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Rise In Phone Scams, One Woman Saves Herself

The scammer, who went by the name Robert Green, gave Anna a secret password and told her that in order to receive her winnings, she needed to go to the store, buy a $500 prepaid card, and mail it to him.

WINCHESTER, Va. - “He started off this way, ‘Oh, Miss Anna,’ just like that, ‘You have won a big sum of money’," said Anna Popkins.

Popkins is a Winchester woman and the recent target of a phone scam.

"I said to him, ‘This is a scam,’ and he said, ‘Oh no honey, I wouldn't do that to you. I'm a deacon in the church’," said Popkins, while recounting her scamming experience.

Luckily, Anna wasn't convinced but went along with it anyway.

"He said, ‘Now this is what I want you to do. Don't you tell nobody, don't you tell none of your family, no one. This is just between you and I’,” said Popkins.

Winchester police say her story is typical of phone scamming victims.

"In a lot of these cases, they're telling the person on the other line this is a big secret, don't tell anybody,” said Lauren Cummings with the Winchester Police Department.

The scammer, who went by the name Robert Green, gave Anna a secret password and told her that in order to receive her winnings, she needed to go to the store, buy a $500 prepaid card, and mail it to him.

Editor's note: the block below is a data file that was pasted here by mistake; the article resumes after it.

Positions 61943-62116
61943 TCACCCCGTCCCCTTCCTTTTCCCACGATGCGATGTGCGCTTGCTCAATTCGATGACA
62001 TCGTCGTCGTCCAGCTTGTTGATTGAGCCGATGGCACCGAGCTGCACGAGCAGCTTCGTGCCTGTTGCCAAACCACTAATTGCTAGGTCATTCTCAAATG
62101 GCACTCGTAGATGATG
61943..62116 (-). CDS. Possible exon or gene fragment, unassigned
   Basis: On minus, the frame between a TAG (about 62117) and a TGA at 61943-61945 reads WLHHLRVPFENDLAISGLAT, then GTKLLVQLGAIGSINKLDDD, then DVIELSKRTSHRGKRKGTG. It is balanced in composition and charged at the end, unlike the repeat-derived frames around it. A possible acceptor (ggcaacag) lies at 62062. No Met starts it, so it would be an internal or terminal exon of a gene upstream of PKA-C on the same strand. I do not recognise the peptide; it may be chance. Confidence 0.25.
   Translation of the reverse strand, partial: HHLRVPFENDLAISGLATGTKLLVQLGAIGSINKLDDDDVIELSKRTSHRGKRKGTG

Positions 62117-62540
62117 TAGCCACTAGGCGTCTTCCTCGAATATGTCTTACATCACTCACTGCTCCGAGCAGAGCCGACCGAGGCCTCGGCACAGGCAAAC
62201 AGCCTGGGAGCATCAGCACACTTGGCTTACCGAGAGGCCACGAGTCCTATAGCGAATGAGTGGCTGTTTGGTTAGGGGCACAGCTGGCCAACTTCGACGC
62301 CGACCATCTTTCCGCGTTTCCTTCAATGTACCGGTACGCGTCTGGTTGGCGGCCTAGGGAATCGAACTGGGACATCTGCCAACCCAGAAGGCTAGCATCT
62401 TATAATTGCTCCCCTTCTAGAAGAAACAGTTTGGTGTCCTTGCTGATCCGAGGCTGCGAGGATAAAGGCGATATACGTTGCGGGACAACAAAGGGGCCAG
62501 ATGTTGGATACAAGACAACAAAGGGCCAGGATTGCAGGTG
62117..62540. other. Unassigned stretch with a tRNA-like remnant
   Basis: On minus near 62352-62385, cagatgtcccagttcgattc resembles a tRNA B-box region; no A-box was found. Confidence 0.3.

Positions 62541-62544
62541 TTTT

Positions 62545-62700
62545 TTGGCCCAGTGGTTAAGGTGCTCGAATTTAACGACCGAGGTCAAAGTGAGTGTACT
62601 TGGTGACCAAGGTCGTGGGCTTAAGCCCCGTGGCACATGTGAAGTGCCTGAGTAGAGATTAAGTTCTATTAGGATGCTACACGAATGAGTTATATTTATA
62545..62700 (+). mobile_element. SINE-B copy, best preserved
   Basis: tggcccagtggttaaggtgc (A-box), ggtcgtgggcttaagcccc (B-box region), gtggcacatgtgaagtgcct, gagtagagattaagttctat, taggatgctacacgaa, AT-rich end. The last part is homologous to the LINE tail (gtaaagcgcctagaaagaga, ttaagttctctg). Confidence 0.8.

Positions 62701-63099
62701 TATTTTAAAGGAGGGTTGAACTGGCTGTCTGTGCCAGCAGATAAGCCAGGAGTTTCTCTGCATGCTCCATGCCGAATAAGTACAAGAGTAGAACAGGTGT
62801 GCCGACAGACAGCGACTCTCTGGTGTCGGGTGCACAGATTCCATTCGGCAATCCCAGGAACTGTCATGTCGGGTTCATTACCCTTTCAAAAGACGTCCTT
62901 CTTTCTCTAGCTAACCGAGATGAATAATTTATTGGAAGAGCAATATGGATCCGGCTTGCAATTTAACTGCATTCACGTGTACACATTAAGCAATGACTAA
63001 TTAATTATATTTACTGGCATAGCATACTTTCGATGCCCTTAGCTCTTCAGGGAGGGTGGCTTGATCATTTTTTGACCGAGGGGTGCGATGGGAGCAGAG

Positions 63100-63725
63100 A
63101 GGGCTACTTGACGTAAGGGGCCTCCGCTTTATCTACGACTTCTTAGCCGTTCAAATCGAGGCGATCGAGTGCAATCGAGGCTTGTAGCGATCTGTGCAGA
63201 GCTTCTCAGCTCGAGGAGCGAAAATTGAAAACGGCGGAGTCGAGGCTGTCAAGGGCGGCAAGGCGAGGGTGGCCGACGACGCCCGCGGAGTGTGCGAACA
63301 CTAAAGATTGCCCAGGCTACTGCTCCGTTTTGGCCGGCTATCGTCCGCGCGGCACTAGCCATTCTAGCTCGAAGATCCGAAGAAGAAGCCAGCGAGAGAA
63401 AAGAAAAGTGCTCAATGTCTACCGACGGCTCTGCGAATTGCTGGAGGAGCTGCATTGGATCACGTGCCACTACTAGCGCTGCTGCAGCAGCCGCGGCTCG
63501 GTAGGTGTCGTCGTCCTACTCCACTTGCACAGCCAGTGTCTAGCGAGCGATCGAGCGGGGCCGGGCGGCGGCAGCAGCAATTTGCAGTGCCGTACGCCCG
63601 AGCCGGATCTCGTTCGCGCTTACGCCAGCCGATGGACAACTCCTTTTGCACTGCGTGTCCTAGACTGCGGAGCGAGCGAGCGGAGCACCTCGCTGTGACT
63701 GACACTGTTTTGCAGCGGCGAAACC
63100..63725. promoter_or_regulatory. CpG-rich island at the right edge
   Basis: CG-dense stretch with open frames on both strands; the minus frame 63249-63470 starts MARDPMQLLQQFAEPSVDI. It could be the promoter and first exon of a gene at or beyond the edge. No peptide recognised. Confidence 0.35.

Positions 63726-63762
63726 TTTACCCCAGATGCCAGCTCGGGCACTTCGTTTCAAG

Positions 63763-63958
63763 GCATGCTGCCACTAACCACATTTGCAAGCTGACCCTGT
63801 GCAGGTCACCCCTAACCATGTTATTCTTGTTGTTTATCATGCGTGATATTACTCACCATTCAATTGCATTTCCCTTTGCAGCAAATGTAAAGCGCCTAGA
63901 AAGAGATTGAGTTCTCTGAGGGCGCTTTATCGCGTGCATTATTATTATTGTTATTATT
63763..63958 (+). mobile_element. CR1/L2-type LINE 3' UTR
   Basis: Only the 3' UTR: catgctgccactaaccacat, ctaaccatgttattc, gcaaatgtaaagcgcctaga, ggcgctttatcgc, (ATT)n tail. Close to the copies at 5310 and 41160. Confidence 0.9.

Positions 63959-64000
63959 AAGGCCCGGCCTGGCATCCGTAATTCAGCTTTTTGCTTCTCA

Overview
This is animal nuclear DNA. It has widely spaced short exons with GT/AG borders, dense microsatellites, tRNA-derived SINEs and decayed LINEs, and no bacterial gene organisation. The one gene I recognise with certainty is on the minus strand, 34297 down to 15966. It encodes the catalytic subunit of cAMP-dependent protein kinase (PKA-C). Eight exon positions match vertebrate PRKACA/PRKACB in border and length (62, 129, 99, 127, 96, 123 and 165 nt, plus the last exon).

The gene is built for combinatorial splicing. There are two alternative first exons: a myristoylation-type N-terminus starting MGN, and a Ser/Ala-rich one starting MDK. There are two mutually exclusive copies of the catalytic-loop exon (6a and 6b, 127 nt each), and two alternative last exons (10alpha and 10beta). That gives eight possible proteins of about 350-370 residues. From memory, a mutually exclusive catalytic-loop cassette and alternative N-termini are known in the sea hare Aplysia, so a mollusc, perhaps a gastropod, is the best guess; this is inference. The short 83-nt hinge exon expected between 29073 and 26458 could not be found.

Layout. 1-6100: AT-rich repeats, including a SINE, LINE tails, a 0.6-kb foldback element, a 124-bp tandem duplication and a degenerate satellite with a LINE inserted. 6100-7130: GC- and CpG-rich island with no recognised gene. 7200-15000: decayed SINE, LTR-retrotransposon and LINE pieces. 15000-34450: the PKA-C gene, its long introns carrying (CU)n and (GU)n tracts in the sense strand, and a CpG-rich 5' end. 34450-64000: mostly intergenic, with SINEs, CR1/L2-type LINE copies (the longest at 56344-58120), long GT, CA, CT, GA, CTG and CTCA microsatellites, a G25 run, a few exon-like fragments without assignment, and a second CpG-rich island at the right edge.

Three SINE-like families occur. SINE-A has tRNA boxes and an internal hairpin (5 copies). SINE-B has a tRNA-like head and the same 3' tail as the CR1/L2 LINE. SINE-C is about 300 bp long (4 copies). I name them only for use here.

Police say that's a give away.

"You never have to get money to receive money," said Cummings.

Anna told WHAG that her scammer knew an unnerving amount of personal information, including her home address, her marital status and how much she paid for her car.

Police say that unfortunately information like this is a quick Google search, or phone call away.

Thankfully Anna was wise enough to out-smart her scammer, who wasn’t too happy to find out she called the police.

"Man he got furious,” Popkins said. “[The scammer] said, ‘I'll tell you now, I’m going to sue everybody that's trying to tear down my company.’ And then he said, ‘Sweetheart,’ and then I said, ‘Don't call me sweetheart.’ And I hung up on him."

Tips To Protect Yourself

Courtesy of the Winchester Police Department

  • If It sound too good to be true, it usually is.
  • You never have to send money, to receive winnings.
  • In computer scams, be wary of callers who claim they can fix your computer problems. They’re usually logging into your computer and stealing all of your personal information, or they do nothing, and then try to charge you for a “service.”
  • Never give out any personal information to anyone who calls you.
  • Be wary of unknown numbers. When in doubt, don’t answer.
  • Be wary of callers who use religion as an indication of their character.
  • Be wary of callers who tell you to keep the phone call a secret.
  • When in doubt, call the police, and tell friends and family members.
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